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Do mosquitoes really bite some people more than others?

Anthony Sharwood, Friday January 8, 2021 - 11:53 EDT

Why are some people mozzie magnets while others can sit on the back porch and barely be bitten? Do mosquitoes really gravitate towards certain people and leave others alone, or is that just a suburban myth?

Dr Cameron Webb is a mosquito researcher with NSW Health Pathology. As he tells Weatherzone, mozzie taste preference is absolutely a thing.

"Yes, mosquitoes do favour certain people," Dr Webb explains.

"They are attracted to the chemicals you sweat out of your skin. Everybody has a unique cocktail of chemicals and that determines whether you’ll be bitten more than your friends or family."

So now you know.

Image: A striped local enjoys some fine dining. Source: Pixabay.

You should also know that an explosion in mosquito numbers is imminent in eastern Australia after all the recent rain along the east coast, as well as inland areas of NSW, Victoria, and Queensland.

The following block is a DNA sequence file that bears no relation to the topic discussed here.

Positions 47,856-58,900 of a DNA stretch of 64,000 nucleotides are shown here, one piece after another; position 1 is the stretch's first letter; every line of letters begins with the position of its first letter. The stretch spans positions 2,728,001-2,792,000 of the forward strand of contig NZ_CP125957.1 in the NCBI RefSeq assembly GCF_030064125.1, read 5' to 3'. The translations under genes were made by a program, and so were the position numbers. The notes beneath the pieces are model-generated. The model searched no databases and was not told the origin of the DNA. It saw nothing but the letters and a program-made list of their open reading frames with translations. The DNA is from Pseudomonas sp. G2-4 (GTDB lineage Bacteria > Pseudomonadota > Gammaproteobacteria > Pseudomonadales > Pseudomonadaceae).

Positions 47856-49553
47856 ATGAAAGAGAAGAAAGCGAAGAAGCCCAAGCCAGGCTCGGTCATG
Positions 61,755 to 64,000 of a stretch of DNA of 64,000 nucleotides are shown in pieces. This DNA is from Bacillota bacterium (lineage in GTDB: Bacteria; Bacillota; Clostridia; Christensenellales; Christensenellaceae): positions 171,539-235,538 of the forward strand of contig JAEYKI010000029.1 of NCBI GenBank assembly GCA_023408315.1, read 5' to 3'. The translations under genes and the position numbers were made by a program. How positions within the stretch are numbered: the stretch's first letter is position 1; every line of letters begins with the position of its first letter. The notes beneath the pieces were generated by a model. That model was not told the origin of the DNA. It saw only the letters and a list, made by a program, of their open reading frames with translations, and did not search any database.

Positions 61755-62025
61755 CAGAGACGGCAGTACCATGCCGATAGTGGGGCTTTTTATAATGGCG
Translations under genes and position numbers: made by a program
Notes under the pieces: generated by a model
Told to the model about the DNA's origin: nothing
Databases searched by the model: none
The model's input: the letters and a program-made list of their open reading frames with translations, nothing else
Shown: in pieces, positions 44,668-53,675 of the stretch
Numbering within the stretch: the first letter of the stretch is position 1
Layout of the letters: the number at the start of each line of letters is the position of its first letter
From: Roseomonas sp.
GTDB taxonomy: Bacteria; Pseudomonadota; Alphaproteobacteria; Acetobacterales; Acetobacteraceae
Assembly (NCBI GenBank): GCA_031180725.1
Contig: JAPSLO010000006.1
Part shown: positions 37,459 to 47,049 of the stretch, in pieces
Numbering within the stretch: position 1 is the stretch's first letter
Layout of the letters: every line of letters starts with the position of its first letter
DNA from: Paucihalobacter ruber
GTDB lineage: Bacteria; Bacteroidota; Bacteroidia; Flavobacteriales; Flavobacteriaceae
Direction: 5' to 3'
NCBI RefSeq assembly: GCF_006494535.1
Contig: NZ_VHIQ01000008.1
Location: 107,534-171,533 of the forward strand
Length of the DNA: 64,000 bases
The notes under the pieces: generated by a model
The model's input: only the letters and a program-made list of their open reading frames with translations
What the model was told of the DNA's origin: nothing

According to Dr Webb, the cooler-than-usual summer weather associated with cloudy skies over the east coast has kept mosquito numbers in check to some extent. But the rain has provided perfect breeding conditions, and as soon as the sun pops out, we can expect our Australia Day BBQs to be well and truly invaded by a mozzie swarm.

"Like all insects and cold-blooded animals, their biology is determined by temperature. The warmer it is, the more active they are and the faster they can complete their development. So on average, a mosquito’s life cycle might last three or four weeks, but that gets faster with warmer temperatures which means they can take more blood meals and lay more eggs."

"Blood meals". You’ve got to love that phrase. People, that's all we are to mosquitoes. Some of us are mosquito Coke, others mosquito Pepsi – it all depends on those mozzie taste buds.

So as we head into peak mozzie period (which is usually in February), what can we do to minimise our chances of being mozzie bitten?

As Dr Webb remind us, mosquito larvae and pupae need freestanding water to complete their development, and we often have more water pools in our backyard than we realise. Anything from the dog's bowl to a plastic children's toy can be a perfect breeding pond. Even the upturned lid of a soft drink bottle can do the trick.

So if you hate the little buggers, it might be time to clean up the yard.

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